Adapted from Taylor Jenkins Reid’s bestselling 2019 novel of

 
Adapted from Taylor Jenkins Reid’s bestselling 2019 novel of

Adapted from Taylor Jenkins Reid’s bestselling 2019 novel of

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Adapted from Taylor Jenkins Reid’s bestselling 2019 novel of the same name, “Daisy Jones & The Six” uses the tempestuous creative and personal dynamics within the band Fleetwood Mac to tell its own story of a ‘70s band that burned out instead of fading away. They were massive. Why did they break up so quickly? The series has a gorgeous cast of young talents, excellent period detail, and a rich source. But unfortunately, the show succumbs to the same problem as so many streaming series—sagging when it needs to narratively build momentum. Director James Ponsoldt (“The Spectacular Now”) establishes a wonderful set for the band in the first few episodes, but the show feels too content to repeat itself, feeling more and more like a cover of a cover.

The first two episodes engender enough goodwill to carry the show through some later rough spots, and it should be said that the cast is uniformly excellent to make even the mistakes tolerable. “Daisy” is initially framed as a documentary made two decades after The Six played their final show. Everyone has been gathered for interviews to explain the band’s rise and fall for the first time since they went their separate ways after a sold-out show at Soldier Field. So the bulk of the drama plays out as a flashback, starting with introductions to Daisy Jones (Riley Keough) and Billy Dunne (Sam Claflin), the Stevie Nicks & Lindsey Buckingham of this dynamic. The interviews establish the older versions of these characters and their bandmates as people with skeletons in their closets, and then the show reveals how they got buried.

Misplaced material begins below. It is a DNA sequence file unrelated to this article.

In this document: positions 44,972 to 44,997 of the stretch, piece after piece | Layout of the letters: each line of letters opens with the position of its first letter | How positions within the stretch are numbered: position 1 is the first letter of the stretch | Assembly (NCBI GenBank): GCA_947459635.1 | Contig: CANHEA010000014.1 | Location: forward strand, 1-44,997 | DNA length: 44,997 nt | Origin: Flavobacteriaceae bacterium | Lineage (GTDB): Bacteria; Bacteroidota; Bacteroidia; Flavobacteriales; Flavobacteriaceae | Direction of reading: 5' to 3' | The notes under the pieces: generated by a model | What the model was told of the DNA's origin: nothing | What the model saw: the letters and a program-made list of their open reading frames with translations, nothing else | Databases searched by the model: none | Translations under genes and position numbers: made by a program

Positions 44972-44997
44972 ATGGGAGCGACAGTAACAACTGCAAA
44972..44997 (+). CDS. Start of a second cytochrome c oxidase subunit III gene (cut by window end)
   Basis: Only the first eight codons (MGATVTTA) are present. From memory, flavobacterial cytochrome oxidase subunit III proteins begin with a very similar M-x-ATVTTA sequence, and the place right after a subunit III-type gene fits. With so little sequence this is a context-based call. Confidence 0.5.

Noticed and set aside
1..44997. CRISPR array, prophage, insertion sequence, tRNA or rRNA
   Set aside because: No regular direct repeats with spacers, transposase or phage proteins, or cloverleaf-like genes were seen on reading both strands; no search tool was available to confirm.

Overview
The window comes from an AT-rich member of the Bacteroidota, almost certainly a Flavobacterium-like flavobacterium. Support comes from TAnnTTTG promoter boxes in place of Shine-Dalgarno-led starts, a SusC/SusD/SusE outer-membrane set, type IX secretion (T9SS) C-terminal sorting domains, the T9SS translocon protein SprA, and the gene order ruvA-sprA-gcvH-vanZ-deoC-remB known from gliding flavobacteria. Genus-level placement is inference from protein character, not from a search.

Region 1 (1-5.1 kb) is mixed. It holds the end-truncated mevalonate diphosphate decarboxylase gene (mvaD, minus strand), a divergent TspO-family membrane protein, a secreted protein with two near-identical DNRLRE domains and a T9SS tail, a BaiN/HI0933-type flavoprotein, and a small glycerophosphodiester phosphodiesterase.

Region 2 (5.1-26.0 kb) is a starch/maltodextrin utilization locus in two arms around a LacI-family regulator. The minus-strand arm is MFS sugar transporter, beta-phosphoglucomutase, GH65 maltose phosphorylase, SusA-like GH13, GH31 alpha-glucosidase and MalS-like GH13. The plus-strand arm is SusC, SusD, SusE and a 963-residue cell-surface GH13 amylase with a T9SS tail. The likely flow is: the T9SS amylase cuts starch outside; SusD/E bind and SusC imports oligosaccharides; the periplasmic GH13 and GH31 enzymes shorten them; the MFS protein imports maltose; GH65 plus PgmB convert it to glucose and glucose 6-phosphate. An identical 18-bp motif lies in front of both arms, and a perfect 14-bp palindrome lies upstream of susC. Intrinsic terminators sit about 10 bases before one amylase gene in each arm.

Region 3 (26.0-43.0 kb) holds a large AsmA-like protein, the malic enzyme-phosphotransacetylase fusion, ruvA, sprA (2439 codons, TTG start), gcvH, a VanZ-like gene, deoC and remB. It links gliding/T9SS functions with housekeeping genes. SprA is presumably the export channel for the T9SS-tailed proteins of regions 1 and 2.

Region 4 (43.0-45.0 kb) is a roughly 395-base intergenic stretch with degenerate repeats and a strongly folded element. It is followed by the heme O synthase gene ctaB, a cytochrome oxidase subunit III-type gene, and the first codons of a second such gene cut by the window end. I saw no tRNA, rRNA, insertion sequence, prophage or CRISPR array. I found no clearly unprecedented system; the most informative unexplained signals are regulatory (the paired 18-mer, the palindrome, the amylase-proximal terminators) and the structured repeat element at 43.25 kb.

The vibrant early episodes present young people on a collision course with creative destiny, two people tired of being underestimated by the people around them. They will be compared to “Almost Famous,” of course, but that’s not a criticism in that the show echoes that film’s joyous creative spirit at its best in these first chapters. As Billy gets his band together—guitarist brother Graham (Will Harrison), bassist Eddie Roundtree (Josh Whitehouse), drummer Warren Rojas (Sebastian Chacon), and keyboardist Karen Sirko (Suki Waterhouse)—while Daisy is being used by all of the men around her that don’t see her talent, there’s joy from the anticipation of their creative fusion. Ponsoldt and his team give these episodes a buoyancy, and Claflin and Keough really understand the “hungry artist” chapters best of all, making that blend of ambition and anxiety that often coalesces into creative genius. If anything, I wish the show spent more time before getting the title band together, letting The Six struggle in Pittsburgh and Daisy fight her way through the California music scene. It also would have helped define the other band members more before the focus becomes all about Daisy & Billy.

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